You should consider these big time drivers for fungicide response:

Crop Rotation – If you are on corn after corn, expect a much higher response to fungicide than normal
Tillage Method -Reduced-till, no-till or strip-till create higher amounts of residue that can harbor diseases.

Another helpful tip is understanding the hybrid’s response to fungicide application. We have a great partnership with WinField United and they do several tests comparing hybrids with and without fungicide application. This helps us inform you of the genetic predispositions of various hybrids and their response to foliar fungicide.

If you have any questions, please contact us. We are here to help.


How to Spot Potassium Deficiency in Soybeans

Potassium deficiency in soybean plants can be confusing. Typically in corn we see signs of deficiency worst at the bottom of the plant. This is because the nutrient is very mobile and potassium will prioritize leaves at the top of the plant. However, in soybeans, we often see the deficiency towards the middle to top of the plant with yellowing edges and necrotic leaf margins, while lower leaves can remain healthy and green.

Effects of recent cold rain on corn seedling viability and stand establishment

This morning I am getting lots of questions about what impact yesterday’s cold rain had on corn stand establishment. The short answer is the cold rain likely had very little impact on seed viability or final stands. For a further explanation, I would like to point you to a very well done video explanation by our new DeKalb Technical Agronomist, Nicole Stecklein. She is very knowledgable in agronomy and I encourage you to get to know her after meetings and other co-sponsored Liqui-Grow/DeKalb events.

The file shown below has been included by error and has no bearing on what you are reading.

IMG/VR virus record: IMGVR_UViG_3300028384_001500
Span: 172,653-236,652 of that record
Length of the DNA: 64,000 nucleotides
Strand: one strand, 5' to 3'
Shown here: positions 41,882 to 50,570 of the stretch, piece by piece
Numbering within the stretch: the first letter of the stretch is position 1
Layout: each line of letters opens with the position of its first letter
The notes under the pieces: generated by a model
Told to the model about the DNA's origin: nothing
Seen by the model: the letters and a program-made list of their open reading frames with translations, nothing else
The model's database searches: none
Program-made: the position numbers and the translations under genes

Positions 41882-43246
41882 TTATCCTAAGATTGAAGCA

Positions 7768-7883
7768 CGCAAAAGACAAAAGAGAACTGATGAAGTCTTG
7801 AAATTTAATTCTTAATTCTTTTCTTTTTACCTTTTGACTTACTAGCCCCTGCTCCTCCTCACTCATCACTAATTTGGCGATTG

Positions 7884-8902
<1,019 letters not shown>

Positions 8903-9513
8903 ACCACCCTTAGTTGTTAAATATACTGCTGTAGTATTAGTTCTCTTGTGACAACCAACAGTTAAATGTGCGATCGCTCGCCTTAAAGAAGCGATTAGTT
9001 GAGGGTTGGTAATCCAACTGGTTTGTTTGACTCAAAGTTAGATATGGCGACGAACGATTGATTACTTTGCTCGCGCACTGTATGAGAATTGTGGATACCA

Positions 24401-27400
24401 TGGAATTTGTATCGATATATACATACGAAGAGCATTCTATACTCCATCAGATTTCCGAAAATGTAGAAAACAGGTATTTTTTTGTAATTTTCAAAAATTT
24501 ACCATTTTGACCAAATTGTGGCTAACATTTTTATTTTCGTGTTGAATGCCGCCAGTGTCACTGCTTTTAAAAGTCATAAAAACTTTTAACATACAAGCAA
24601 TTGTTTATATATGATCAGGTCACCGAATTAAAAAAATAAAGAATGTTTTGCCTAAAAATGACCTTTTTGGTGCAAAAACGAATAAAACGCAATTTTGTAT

Late Planting & Fall Killing Frost Concerns

The 2019 growing season has been anything but “normal” thus far. We have had well above normal precipitation, below normal heat unit accumulation and delayed planting. Moreover, the extended 3 month forecast published by NOAA and the National Weather Service calls for higher than normal probabilities of precipitation and lower than normal temperature probabilities thorough out the remainder of the summer (figures 1 & 2).

3 month outlook of precipitation probability for the continental USA
Figure 1. NOAA 3 month precipitation outlook
3 month outlook o3 month outlook temperature  probability for the continental USA
Figure 2. NOAA 3 month temperature outlook.

These facts have resulted in many sales agronomist and growers wondering if the crop will make it to black layer (maturity) prior to a killing frost? To help answer these questions I have used a decision support weather model/tool developed by the Midwest Climate Center and their affiliates to help derive some insights into this question.

To help answer this question I plugged in 3 hypothetical planting dates (May 25th, June 5th and June 15th) into the U2U weather/GDD model, and three different maturities spanning early to full maturity corn hybrids. I also ran the U2U weather tool at 4 different latitudes. A latitude approximating Roseville, IL, Davenport, IA, Clear Lake/Hampton, IA and Elkhorn, WI. While I won’t take the time to carve through all the graphs and data, I will give a brief synopsis of my findings.